Turkey_NYsEve2013
Now, here are some things I learned about spending New Year’s Eve in Turkey:

  • Spend the evening with your family or friends
  • Give small gifts (books, CDs, clothes or cute accessories are typical)
  • Dine on roast turkey, pickled tomatoes and dolma‘s
  • Wear red knickers (that were given to you by someone else)
  • Carry a passport in your pocket (if you wish to travel in the new year)

Hatice’s mom (I love her!) blessed me with the gift of red knickers, but between all the dolma-eating, Rakı sipping and gift sharing, I didn’t get around to putting them on, so I tucked them in next to my passport and carried them with me in my little shoulder bag.

We greeted 12am coming up the escalators to Nişantaşı, a quarter of Istanbul famous for its shops and cafes. People kissed and shouted, “Happy New Year” in Turkish –I still haven’t learned it, sorry! We joined the throng and squeezed ourselves into the crowd following the music towards the heart of a street party (a DJ was playing music on an outdoor stage). A little while later, with some effort, we popped ourselves back out to walk along Abdi İpekçi Street, Turkey’s most expensive shopping street. We finished the night with Starbucks and the drive back to Izmit for our 4am bedtime.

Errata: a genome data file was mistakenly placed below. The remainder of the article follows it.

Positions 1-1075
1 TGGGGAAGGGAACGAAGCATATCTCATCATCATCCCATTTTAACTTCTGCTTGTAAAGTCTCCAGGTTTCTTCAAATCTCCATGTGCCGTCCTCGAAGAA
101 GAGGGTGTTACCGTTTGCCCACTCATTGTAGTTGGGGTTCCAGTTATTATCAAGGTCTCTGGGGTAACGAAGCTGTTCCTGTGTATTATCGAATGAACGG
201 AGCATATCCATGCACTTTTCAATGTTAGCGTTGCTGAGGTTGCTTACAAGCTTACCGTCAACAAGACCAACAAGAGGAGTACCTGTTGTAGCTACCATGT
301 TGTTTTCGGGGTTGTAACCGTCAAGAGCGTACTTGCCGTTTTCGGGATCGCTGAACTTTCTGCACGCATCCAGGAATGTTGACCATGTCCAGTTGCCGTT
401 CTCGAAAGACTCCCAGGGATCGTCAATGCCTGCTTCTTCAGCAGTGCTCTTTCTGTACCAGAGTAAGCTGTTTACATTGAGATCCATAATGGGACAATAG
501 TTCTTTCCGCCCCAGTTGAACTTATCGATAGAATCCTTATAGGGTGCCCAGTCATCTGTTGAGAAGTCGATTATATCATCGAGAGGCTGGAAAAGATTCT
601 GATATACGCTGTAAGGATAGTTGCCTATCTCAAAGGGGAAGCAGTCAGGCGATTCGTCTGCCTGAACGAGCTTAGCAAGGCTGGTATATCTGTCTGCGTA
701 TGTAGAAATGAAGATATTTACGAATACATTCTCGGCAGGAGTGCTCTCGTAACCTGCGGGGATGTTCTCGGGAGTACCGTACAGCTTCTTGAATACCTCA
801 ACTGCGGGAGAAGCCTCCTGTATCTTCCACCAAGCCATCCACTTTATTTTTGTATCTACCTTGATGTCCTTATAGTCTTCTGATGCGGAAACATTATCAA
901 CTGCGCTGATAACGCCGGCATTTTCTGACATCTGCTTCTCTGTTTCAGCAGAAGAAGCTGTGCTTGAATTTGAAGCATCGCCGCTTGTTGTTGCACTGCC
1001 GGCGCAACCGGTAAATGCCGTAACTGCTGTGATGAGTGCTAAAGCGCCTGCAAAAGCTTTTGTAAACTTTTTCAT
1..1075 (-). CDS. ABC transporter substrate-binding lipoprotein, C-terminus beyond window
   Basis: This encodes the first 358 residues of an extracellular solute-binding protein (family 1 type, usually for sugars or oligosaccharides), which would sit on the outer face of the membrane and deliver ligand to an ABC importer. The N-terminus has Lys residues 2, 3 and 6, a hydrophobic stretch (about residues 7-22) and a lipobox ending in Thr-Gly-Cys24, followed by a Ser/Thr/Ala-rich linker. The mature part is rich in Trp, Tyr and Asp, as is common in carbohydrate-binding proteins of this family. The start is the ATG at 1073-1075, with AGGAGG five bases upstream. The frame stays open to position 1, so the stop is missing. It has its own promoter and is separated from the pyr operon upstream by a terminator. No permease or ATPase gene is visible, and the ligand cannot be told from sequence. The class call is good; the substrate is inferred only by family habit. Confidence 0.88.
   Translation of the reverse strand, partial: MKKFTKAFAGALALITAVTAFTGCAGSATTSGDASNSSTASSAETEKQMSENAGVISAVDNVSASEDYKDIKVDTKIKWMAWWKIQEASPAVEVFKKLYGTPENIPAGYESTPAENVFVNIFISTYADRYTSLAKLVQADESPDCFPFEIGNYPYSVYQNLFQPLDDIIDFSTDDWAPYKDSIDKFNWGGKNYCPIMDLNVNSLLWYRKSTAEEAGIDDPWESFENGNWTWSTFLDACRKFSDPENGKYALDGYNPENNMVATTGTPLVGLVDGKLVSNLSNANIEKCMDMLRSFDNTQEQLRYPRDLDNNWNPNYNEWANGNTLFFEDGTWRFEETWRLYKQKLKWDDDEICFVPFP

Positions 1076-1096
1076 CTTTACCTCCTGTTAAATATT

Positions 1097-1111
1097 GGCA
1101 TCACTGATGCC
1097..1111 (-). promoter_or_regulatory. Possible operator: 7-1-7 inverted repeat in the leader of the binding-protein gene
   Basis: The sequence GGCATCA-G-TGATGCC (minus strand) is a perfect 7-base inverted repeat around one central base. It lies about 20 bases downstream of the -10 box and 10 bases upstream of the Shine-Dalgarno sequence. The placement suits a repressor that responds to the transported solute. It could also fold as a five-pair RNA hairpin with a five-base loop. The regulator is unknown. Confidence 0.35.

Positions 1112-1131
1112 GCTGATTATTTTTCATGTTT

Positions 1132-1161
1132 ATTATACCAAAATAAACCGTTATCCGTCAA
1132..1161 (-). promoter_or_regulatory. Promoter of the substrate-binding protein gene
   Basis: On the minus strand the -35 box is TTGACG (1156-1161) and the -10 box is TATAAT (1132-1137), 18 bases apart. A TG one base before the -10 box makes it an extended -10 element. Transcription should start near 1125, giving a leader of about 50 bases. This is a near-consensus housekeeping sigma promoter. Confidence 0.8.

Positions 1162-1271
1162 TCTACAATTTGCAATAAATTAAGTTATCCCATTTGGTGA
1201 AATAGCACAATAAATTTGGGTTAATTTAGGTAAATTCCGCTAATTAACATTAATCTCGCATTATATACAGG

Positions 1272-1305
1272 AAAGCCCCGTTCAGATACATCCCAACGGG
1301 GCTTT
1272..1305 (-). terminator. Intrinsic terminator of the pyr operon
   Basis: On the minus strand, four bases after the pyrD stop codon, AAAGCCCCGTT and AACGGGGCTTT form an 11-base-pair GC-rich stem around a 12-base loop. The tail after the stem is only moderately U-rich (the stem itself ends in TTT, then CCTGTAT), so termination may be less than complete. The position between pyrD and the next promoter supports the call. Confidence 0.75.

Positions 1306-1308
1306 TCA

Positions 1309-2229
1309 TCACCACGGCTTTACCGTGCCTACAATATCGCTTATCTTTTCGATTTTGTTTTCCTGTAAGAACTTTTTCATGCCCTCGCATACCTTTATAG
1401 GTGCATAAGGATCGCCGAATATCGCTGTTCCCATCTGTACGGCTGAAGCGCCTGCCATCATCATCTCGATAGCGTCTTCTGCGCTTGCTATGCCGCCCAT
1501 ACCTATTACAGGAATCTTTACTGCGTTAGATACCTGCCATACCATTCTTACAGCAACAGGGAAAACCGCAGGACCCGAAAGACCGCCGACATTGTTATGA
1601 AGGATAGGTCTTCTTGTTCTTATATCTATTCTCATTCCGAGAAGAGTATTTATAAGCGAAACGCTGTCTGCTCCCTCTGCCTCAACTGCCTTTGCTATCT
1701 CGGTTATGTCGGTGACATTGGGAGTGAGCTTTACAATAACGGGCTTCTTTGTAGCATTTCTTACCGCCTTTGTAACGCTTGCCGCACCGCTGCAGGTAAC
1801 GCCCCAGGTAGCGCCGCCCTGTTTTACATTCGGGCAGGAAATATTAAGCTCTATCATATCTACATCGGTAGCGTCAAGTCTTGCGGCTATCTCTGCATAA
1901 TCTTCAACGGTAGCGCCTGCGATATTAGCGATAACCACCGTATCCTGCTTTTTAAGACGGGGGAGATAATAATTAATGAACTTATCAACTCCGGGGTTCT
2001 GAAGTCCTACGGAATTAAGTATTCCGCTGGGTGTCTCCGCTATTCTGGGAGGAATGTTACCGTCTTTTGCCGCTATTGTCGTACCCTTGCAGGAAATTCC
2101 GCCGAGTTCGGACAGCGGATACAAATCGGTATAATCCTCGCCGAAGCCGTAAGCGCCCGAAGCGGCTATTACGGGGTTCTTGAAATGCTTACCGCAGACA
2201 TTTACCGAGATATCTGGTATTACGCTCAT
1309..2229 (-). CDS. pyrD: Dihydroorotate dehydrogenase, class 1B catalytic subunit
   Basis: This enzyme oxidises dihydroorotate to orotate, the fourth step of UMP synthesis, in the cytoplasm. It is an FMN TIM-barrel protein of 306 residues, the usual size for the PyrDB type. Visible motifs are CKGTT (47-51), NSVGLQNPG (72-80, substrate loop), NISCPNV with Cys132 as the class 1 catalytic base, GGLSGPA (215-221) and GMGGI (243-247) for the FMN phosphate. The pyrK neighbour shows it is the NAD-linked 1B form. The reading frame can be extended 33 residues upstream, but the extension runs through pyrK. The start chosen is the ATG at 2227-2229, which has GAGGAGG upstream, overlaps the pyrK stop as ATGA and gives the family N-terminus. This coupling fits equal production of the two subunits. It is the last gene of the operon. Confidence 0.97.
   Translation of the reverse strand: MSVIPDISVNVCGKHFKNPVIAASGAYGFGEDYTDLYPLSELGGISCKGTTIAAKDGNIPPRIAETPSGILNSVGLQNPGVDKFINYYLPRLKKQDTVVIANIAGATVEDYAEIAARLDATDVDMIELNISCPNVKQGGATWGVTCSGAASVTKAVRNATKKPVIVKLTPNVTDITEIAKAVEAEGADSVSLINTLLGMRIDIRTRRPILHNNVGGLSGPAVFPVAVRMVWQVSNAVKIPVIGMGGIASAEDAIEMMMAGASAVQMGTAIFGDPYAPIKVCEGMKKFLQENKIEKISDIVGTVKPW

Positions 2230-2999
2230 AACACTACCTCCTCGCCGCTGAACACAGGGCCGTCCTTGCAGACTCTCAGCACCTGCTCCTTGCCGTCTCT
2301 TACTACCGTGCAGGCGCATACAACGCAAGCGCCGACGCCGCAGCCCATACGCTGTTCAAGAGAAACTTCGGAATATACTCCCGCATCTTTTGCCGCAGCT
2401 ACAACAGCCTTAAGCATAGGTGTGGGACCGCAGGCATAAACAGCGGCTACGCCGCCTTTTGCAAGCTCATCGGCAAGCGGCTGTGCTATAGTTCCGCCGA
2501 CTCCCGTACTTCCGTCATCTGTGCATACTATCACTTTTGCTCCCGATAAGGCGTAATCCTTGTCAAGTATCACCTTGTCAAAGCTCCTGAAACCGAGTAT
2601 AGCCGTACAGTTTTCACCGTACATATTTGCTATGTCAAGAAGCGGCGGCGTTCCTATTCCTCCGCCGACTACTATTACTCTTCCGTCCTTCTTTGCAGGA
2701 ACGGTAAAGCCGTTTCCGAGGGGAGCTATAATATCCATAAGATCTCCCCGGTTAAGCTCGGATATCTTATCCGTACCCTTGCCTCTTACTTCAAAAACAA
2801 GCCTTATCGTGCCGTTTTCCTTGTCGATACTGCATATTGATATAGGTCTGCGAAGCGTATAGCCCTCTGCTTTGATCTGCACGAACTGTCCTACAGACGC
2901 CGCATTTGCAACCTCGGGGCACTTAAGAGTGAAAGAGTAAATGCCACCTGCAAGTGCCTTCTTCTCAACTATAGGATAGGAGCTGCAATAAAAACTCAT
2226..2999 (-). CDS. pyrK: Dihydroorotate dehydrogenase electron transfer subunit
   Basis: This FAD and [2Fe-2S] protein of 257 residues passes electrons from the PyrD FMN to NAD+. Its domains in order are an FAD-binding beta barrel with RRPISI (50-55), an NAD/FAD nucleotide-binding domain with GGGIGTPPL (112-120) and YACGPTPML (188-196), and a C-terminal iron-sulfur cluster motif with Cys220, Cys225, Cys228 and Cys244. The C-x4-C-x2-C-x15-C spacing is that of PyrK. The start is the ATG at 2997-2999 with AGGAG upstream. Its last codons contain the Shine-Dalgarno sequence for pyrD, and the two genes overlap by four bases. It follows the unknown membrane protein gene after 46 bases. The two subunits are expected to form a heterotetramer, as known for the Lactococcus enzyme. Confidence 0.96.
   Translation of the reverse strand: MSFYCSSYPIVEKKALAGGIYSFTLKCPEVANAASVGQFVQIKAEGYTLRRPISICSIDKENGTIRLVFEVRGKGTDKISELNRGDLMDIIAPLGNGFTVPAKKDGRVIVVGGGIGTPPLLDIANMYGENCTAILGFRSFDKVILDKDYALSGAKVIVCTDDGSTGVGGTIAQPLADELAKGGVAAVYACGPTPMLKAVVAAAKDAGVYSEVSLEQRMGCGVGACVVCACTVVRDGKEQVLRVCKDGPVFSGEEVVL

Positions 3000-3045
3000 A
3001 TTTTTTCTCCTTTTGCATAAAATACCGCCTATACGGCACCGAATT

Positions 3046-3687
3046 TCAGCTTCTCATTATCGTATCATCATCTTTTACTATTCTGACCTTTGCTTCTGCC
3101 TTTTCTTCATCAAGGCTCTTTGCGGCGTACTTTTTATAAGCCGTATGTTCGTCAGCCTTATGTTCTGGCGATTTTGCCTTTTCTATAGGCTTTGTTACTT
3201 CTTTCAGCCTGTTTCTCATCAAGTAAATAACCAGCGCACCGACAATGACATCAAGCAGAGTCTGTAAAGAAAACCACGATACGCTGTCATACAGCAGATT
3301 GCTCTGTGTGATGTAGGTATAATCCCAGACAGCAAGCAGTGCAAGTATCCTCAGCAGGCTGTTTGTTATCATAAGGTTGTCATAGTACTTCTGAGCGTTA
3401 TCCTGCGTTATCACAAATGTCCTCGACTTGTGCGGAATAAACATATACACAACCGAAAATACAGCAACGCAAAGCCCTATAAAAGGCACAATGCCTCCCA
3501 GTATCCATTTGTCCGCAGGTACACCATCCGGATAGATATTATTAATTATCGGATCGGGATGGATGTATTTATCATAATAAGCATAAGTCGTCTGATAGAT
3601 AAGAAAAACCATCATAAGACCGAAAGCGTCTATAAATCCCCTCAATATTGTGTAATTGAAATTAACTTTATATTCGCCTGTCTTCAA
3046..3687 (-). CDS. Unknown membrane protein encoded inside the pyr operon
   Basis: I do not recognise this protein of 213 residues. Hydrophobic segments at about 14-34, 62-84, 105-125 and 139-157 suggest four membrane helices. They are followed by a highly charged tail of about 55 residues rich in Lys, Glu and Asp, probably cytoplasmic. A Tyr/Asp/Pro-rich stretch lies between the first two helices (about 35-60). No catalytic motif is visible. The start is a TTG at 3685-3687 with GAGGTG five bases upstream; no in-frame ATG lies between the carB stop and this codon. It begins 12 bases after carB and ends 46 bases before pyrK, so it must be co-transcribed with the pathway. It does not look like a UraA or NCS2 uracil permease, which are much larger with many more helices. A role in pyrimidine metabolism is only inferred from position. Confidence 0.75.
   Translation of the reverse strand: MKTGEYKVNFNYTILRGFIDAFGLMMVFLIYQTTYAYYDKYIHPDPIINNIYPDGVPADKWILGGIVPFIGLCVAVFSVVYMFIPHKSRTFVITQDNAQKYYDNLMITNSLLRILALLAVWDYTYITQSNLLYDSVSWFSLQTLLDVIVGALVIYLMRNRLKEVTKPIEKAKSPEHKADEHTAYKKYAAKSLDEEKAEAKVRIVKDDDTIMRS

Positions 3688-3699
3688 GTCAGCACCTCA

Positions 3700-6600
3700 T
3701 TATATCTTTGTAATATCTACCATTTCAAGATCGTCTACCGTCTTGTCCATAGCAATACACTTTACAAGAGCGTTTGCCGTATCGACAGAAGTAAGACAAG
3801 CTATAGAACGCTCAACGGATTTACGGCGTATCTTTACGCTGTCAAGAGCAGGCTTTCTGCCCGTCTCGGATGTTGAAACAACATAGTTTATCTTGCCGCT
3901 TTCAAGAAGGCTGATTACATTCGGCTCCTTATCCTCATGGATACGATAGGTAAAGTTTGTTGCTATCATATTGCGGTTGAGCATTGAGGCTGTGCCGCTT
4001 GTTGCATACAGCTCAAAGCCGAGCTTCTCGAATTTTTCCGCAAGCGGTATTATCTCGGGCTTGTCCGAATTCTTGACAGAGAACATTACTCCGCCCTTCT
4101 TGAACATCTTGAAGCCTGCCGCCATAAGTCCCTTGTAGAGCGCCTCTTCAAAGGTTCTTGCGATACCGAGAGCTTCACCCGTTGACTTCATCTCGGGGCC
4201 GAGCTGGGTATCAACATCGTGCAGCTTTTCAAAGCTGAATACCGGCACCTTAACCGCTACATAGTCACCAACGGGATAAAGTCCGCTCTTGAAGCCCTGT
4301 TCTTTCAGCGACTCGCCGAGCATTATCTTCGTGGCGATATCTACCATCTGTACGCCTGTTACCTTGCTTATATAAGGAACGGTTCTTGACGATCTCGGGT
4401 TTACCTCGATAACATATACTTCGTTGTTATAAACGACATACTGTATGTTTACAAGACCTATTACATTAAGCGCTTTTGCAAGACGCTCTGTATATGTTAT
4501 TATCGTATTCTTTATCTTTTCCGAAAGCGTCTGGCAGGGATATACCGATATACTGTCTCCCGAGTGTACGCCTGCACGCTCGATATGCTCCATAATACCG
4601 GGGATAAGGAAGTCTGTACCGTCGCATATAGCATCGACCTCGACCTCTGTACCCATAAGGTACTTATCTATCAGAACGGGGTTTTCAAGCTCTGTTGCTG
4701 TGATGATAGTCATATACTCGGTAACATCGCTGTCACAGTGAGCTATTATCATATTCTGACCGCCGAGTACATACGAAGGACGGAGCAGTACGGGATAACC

Noted moment New Year’s Eve 2013?  Pre-dinner belly dancing lesson in the kitchen. Dear Belly Dancing, you are elusive, but I am determined to get you!
Once is enough moment New Year’s Eve 2013? Being sandwiched between revelers doing the fake-horseriding move to Gangnam Style. Why can’t I escape this song? Why?!
Noted moment New Year’s Day 2013?  The flock of starlings dancing in the sky.

Turkey_food

Food in Turkey!

Two words: Fresh and delicious.

My first meal (after a grilled spicy tuna salad sandwich at Starbucks, yes, Starbucks, while waiting for my checked suitcases that took the next flight out of my stopover destination, Zurich), was dinner at a mom-and-pop fish restaurant in Izmit. My plate was served to me with three fish complete with heads and tails, a grilled green pepper and a thick onion slice. After my initial shock from the milky eyeballs and Sophie-sized teeth gaping at me, I concentrated on peeling the meat of the fish away from the bones and was eventually adequately distracted by how good it tasted.